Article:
But again, this is not about procrastination. It's about proceeding, about making progress . . . but doing so in a careful way. A surgeon and his or her team doesn't go slowly through a procedure because they're intent on wasting time . . . they go slowly because so much is at stake! And aren't we glad! Don't ever go to a surgeon who brags on the number of patients she's operated on . . . check out to see how they're doing! Haste makes waste, as the old saying goes, and the leaner the times, the more important it is to make correct decisions.
When lean times come it's critically important to make the right moves. You don't rush into decisions. You don't take, necessarily, the first option offered you. You make carefully thought-out decisions and lean hard on your own wisdom, and the wisdom of others.
Most importantly, you lean hard on the wisdom of God.
In data collected from over 20,000 Christians in 139 countries (though mostly in America) and between the ages of 15 and 88, The Obstacles to Growth Survey found that, on average, more than 4 in 10 Christians around the world say they "often" or "always" rush from task to task. About 6 in 10 Christians say that it's "often" or "always" true that "the busyness of life gets in the way of developing my relationship with God." Christians most likely to agree were from North America, Africa, and Europe.
While busyness afflicts both men and women, the distraction from God was more likely to affect men than women in every surveyed continent except North America, where 62 percent of women and 61 percent of men reported busyness as interfering with their relationship with God.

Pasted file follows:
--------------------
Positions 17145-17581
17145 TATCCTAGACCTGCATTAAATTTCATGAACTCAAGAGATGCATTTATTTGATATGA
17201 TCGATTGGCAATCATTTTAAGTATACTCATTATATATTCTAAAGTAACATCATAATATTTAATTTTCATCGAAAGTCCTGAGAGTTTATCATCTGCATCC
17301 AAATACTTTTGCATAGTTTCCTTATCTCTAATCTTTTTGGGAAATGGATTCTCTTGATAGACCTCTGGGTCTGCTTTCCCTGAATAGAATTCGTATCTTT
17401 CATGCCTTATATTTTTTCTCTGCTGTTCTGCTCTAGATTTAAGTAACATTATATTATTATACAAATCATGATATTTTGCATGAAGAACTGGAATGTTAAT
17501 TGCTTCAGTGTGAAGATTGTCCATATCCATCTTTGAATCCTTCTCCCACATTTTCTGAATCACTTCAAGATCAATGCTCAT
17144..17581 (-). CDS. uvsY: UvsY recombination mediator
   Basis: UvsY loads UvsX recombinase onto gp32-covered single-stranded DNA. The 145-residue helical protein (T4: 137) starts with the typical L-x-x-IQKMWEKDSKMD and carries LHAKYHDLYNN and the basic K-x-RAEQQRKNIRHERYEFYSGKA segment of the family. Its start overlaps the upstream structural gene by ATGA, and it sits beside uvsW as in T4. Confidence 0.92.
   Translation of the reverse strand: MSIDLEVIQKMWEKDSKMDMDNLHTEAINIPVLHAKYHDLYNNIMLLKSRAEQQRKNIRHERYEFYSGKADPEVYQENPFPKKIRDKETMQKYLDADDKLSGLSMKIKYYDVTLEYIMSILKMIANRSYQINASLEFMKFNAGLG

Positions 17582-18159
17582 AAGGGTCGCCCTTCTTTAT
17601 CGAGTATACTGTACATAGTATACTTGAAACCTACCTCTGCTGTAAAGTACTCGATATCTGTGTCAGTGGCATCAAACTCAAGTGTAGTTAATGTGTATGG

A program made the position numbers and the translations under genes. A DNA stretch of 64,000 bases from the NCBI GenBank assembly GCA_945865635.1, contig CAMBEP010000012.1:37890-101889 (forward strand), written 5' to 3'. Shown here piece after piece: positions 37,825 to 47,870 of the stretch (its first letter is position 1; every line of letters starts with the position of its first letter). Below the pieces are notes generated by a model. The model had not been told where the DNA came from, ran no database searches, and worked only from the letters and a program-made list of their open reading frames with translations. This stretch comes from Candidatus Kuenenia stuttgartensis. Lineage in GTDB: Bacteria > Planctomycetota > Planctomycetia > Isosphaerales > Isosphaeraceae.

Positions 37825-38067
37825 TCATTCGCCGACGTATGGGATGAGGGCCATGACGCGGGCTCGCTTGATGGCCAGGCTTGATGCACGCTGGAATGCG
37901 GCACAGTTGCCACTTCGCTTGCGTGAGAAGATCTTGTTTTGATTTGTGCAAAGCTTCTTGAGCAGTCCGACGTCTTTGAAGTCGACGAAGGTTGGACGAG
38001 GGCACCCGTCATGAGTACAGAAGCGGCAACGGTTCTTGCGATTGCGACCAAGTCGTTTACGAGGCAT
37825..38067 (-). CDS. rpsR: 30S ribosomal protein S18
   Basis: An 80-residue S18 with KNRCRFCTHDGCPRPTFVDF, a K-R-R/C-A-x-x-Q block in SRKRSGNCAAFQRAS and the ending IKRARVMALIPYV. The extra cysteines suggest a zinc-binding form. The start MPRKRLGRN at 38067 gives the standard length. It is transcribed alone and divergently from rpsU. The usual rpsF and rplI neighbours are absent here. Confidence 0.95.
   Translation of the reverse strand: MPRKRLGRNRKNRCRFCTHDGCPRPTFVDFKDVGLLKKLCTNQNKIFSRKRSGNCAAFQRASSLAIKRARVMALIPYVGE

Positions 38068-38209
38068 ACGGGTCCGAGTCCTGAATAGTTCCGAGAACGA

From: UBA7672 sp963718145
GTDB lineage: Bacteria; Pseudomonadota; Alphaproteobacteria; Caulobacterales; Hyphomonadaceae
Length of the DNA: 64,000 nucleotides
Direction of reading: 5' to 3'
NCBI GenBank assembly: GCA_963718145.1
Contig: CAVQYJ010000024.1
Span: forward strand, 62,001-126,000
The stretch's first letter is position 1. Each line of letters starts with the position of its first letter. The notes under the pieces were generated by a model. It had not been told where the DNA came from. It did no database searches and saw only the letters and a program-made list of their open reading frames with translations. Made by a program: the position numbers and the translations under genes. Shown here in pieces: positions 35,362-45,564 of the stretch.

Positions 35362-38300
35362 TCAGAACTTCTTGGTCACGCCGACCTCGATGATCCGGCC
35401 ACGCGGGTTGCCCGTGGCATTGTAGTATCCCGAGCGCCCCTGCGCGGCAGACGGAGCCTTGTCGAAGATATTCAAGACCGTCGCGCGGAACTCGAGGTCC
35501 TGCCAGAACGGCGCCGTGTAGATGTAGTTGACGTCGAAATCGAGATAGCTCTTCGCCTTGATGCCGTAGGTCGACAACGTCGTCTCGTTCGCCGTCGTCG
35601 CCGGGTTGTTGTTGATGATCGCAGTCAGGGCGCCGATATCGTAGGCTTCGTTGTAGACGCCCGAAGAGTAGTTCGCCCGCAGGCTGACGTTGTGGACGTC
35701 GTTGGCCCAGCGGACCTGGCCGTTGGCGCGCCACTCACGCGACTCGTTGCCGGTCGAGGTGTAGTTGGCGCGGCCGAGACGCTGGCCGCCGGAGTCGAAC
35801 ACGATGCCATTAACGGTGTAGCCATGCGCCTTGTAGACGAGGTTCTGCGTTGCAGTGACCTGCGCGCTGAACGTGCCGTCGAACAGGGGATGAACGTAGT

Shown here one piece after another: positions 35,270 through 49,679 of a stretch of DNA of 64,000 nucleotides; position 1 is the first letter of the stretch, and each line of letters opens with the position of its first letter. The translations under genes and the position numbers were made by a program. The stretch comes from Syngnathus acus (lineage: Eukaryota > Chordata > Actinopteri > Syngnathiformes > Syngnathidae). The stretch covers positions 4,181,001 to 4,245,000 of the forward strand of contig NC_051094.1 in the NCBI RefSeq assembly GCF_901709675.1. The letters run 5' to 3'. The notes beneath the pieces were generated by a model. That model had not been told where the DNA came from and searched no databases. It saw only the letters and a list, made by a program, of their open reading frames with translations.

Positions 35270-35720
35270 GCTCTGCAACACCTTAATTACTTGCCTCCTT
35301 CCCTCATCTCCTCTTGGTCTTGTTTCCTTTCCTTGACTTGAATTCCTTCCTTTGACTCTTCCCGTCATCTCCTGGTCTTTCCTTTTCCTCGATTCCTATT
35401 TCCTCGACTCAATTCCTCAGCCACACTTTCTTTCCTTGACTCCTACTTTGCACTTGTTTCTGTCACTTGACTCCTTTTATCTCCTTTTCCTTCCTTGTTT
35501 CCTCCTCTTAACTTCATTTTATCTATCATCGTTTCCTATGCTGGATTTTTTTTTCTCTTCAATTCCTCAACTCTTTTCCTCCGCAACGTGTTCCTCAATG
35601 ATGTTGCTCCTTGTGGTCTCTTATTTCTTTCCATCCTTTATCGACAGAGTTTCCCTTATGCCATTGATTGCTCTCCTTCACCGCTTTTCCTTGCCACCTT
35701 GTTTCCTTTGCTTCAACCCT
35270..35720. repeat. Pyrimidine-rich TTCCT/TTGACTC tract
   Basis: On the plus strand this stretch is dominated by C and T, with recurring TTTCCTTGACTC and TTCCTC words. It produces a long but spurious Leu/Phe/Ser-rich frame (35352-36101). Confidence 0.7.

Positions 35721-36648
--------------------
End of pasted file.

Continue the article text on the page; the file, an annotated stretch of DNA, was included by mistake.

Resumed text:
By profession, pastors were most likely to say they rush from task to task (54 percent), which adversely affects their relationship with God (65 percent).
"It's tragic and ironic: the very people who could best help us escape the bondage of busyness are themselves in chains," said Dr. Michael Zigarelli, who conducted the study at the Charleston Southern University School of Business.
Van Morris, Mount Washington, Kentucky; source: "Survey: Christians Worldwide Too Busy For God," www.christianpost.com
In lean times, reading the Bible becomes more important than ever. And if you've been reading the Bible for years, all of that investment is going to come roaring back, giving you wisdom, giving you encouragement, helping you to proceed slowly . . . but yes . . . to make progress.
Part of that slower process is rather obvious. You've got to hear from God. That leads us to this:
Illustration: The story is told of an elderly couple who lived together in a nursing home. Though they had been married for 60 years, their relationship was filled with constant arguments, disagreements, and shouting contests. The fights didn't stop even in the nursing home. In fact, the couple argued and squabbled from the time they got up in the morning until they fell in bed at night.
It became so bad that the nursing home threatened to throw them out if they didn't change their ways. Even then, the couple couldn't agree on what to do.
Finally, the wife said to her husband: "I'll tell you what, Joe, let's pray that one of us dies. And after the funeral is over, I'll go live with my sister."
Let me tell you something about lean times and prayer. You can do a lot of things after you pray, but you shouldn't do anything before you pray. And watch the way the Nehemiah prayed. It's a combination of waiting, of proceeding carefully, and praying, all at the same time. At the beginning of his story, he says he prayed and fasted "for some days." (1:4) A little later on, when he's with the king, he actually prays as he talks!